Cox Plate Status Defended

The naming of the Cox Plate as “officially” the fourth best race on the Australian calendar has drawn a swift clarification from Victoria’s chief handicapper Greg Carpenter.

Moonee Valley’s showpiece event came in at No. 37 on the top 100 list headed by the Prix de l’Arc de Triomphe.

The international panel that takes into account the international rating of the first four horses in each race, averaged out over three years.

Australia achieved the highest number of races in the top 100 of any country, with 23, the most prominent of them the Group 1 ATC Queen Elizabeth Stakes and the Group 1 ATC TJ Smith Stakes which shared 25th place.

The next best, in 36th place, was the Group 1 Canterbury Stakes.

Caprenter explained that the calculations of the international panel did not include the 2015 edition of the Cox Plate which featured one of the strongest finishes in years with Winx leading home Highland Reel, Criterion and Pornichet.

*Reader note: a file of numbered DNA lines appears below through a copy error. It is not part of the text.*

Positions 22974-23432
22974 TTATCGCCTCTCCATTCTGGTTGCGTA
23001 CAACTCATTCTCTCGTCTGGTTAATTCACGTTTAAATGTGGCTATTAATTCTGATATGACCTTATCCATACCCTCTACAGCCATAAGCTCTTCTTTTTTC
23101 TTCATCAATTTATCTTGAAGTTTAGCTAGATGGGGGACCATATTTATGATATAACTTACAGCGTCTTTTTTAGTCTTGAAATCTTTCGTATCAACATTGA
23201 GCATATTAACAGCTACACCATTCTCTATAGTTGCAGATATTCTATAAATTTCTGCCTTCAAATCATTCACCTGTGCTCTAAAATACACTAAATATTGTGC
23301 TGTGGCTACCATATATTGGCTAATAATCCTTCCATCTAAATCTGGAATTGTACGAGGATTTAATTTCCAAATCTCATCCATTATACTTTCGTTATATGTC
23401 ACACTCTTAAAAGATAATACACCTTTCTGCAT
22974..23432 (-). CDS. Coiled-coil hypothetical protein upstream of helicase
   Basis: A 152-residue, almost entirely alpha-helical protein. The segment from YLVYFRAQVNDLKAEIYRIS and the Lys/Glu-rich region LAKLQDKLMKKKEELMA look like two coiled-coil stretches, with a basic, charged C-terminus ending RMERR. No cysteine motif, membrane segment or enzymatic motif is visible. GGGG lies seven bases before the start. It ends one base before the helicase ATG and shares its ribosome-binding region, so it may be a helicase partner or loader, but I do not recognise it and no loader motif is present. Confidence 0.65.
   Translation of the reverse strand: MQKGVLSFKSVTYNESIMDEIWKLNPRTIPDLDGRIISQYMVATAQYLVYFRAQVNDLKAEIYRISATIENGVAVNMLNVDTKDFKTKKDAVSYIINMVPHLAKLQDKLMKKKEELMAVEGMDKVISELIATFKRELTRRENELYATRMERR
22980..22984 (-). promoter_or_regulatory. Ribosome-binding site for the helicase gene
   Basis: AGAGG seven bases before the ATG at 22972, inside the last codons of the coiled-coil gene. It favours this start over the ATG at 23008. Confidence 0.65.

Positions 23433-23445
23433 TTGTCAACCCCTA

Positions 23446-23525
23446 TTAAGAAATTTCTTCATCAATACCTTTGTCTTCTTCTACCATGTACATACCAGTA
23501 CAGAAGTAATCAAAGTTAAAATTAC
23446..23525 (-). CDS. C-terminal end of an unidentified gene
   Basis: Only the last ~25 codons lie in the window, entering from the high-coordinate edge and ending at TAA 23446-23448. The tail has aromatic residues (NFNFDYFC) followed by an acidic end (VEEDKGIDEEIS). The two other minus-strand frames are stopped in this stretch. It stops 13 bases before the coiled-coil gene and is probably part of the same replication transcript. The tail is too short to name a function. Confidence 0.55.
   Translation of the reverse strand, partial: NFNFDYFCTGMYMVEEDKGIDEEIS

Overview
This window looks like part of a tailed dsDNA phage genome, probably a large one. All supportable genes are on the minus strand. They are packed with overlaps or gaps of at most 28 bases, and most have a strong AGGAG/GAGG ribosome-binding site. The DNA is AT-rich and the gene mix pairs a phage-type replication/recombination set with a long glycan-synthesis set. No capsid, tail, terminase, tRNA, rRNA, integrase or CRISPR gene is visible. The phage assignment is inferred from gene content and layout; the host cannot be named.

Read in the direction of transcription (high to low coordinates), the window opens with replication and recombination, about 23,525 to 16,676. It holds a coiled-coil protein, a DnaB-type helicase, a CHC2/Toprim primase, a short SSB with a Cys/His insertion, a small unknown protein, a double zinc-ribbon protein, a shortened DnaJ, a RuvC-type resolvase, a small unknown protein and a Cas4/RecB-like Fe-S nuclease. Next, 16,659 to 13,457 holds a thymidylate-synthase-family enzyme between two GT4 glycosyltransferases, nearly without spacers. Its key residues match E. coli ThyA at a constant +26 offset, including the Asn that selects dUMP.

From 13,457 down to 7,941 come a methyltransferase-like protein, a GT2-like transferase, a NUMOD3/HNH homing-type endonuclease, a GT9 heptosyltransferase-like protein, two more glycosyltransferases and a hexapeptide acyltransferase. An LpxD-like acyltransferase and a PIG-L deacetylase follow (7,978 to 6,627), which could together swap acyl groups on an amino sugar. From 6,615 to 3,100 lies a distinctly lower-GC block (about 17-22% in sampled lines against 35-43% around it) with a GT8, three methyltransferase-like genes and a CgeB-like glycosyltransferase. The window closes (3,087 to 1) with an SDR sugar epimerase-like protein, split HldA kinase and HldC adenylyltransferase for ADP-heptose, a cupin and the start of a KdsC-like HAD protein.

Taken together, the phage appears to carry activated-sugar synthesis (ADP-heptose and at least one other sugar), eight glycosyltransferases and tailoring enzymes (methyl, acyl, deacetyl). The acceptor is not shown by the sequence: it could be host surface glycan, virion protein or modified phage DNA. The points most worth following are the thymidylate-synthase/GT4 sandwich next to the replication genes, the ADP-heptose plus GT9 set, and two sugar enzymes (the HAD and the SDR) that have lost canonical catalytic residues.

“Last year’s Cox Plate was easily the highest rating race in Australia last year,” Carpenter said.

“The problem is that only 2012, 2013 and 2014 were taken into account”

Carpenter said the 2015 Cox Plate rated around 121, which would have placed it around 20th in the world for that year. A consistent 121 rating over three years would have earned a top 10 placing.

The reasoning is that unlike the northern hemisphere where the racing season follows the calendar year, the southern hemisphere season is split over two years.

As commendable as the Australianperformance in the Best Race rankings may have been, it was surpassed by the naming of the Australian-bred, Hong Kong-based Able Friend as the world’s best sprinter with a ranking of 125 for his Premier Bowl win at Sha Tin last October.

In second place among the sprinters, on 123, was the Australian-owned, trained and bred Chautauqua.

Sydney’s premier sprint, the Darley TJ Smith Stakes run at Randwick and won last season by Chautauqua,, was named the world’s best short-course race with a rating of 119.3.

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